In settler colonies, emigrants—often whole families—moved abroad in large numbers. They established permanent homes in the modern-day United States as well as Australia, Canada, New Zealand, and South Africa throughout the seventeenth, eighteenth, and nineteenth centuries. Settlers constructed their own farms, schools, and churches in those lands while often maintaining economic and political ties with their mother country. But in creating those communities, settlers killed and displaced indigenous people. In what became the United States, the indigenous population fell by 57 percent between 1700 and 1820.

In extractive colonies, empires cared less about building settlements and more about transferring as much wealth as possible to the homeland. In certain instances, extractive colonies emerged through foreign conquest; other times, they came about through negotiation and alliances with local leaders. Slavery was common in many of these colonies. Britain, France, Portugal, Spain, and others used enslaved labor in the Western Hemisphere to grow coffee and sugar and mine gold and silver beginning in the fifteenth, sixteenth, and seventeenth centuries. Extractive colonies became even more prevalent in the nineteenth century as Europe colonized new parts of the world. In colonial Mozambique, for example, the Portuguese developed a network of railways in the late 1800s to transport vast quantities of coal and other minerals from inland mines to coastal ports.

Map showing how the railroads in colonial Mozambique didn't really connect major population centers, but rather connected the resource-rich interior with the coasts. For more info contact us at world101@cfr.org.

Yet another distinction existed in how empires administered their colonies. The French, for example, frequently imposed direct rule. This meant that in places like West Africa, the French attempted to transform local societies by implementing European-style bureaucracies, laws, and education systems. The British, on the other hand, often practiced indirect rule. In large parts of India, the British focused on resource extraction and security concerns but preserved indigenous traditions and delegated daily governance to local rulers.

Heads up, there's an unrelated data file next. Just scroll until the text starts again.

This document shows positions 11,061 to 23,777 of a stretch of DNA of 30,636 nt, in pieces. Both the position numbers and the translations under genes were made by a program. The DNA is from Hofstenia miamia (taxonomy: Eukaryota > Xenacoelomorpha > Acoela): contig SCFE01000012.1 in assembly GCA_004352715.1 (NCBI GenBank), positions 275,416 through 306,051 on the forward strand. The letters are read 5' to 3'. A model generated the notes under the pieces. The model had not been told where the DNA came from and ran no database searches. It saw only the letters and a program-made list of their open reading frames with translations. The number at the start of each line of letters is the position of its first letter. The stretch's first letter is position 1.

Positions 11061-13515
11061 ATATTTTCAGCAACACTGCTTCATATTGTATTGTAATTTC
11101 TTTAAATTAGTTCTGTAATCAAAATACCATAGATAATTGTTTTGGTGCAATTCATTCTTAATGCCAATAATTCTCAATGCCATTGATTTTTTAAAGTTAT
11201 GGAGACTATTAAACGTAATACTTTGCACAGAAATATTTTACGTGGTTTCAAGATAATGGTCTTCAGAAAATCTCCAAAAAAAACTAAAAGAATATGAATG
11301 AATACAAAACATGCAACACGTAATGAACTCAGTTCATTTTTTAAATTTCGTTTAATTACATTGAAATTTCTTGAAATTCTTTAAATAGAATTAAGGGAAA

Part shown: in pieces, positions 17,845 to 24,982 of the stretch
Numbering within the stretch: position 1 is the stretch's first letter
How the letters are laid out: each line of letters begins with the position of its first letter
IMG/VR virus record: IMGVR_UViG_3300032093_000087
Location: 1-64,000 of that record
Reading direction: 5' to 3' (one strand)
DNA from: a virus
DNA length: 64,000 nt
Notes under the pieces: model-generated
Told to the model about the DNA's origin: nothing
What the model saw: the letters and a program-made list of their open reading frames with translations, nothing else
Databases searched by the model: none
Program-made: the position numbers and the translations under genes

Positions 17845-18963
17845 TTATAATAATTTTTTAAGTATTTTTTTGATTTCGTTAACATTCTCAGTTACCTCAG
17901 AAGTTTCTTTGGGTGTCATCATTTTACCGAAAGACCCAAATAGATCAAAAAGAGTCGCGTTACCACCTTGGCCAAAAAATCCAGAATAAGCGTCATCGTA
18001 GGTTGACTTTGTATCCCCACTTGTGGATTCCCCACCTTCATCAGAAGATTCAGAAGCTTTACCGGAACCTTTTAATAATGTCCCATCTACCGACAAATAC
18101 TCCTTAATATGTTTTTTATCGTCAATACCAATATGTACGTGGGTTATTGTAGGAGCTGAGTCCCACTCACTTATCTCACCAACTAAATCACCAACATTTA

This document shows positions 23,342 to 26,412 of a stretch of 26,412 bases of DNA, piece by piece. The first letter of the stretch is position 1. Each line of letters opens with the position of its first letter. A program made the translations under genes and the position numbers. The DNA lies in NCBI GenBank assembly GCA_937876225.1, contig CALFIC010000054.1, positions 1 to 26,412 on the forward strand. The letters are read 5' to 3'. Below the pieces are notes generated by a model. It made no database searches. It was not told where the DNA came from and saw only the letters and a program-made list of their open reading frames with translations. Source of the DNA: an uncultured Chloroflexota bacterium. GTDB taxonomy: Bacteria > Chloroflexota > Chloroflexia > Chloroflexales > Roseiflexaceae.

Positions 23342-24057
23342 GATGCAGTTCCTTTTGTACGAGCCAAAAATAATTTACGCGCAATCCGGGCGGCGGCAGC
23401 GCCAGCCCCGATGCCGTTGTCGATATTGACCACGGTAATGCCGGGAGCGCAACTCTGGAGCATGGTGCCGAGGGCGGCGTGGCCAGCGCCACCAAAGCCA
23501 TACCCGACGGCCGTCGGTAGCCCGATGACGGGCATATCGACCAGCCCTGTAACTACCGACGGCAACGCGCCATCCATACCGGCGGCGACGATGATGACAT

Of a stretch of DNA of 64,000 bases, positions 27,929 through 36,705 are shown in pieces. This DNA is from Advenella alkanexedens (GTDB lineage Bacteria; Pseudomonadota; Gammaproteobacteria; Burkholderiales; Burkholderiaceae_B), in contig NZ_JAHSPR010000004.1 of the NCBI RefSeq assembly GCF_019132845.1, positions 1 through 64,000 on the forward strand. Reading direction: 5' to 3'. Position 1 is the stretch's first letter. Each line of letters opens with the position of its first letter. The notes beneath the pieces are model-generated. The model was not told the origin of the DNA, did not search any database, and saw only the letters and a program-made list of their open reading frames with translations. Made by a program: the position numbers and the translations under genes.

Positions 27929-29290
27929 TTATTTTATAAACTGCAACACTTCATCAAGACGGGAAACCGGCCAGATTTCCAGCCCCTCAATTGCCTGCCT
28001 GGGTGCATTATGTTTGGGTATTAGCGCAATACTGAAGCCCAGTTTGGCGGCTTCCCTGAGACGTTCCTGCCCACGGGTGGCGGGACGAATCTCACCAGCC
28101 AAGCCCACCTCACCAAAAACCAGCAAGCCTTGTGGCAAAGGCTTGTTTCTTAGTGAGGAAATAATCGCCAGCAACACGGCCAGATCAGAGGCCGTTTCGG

As a result of these differences, colonial experiences varied widely. Some people felt little change to their everyday lives. Others faced violence, political persecution, and restrictions on their language, culture, and religion. One of the most brutal colonial experiences occurred in the Congo, where the Belgian government imposed a system of racial segregation, barred Congolese from nearly all higher education opportunities, and prohibited free speech, assembly, and travel. An estimated ten million Congolese died under Belgian rule between 1884 and 1908.

Every colonial experience was unique, but exploring a single case study can help clarify how empires exerted their strength and extracted wealth from their colonies. For the rest of this lesson, let’s walk through the story of India, which became the largest colony of the world’s largest empire.

Colonialism in India

European trade with the Indian subcontinent took off in the early 1500s when the Portuguese began purchasing Indian spices that catered to the tastes of European high society. The trade proved so lucrative that quickly many other countries wanted a share. In 1600, Queen Elizabeth I signed a charter approving the establishment of the British East India Company, which would operate a monopoly on British trade with India.

The East India Company started as a small, private business headquartered in London, with outposts in the Indian ports of Bombay (now Mumbai), Calcutta (now Kolkata), and Madras (now Chennai). It seized the opportunity to expand when political divisions and invasions from neighboring Persia severely weakened India’s Mughal Empire. By 1757, the East India Company had gained control of the wealthiest Mughal provinces through alliances with regional governors and support from the British government (where many parliament members were themselves company shareholders).

Over the following hundred years, the East India Company became enormously powerful. It amassed an army of 260,000 mostly Indian soldiers—twice the size of the British army—and defeated weakened regional leaders to expand its rule over two hundred million people. It drove other European countries out of much of the subcontinent, giving the company greater control over India’s resources for export and profit. And it looted the entirety of the Bengal treasury, seizing its gold, statues, and gem-studded swords. During their reign, East India Company officials and shareholders became fabulously wealthy: the company’s Bengal governor, Robert Clive, became the richest businessman in Europe at the end of the eighteenth century.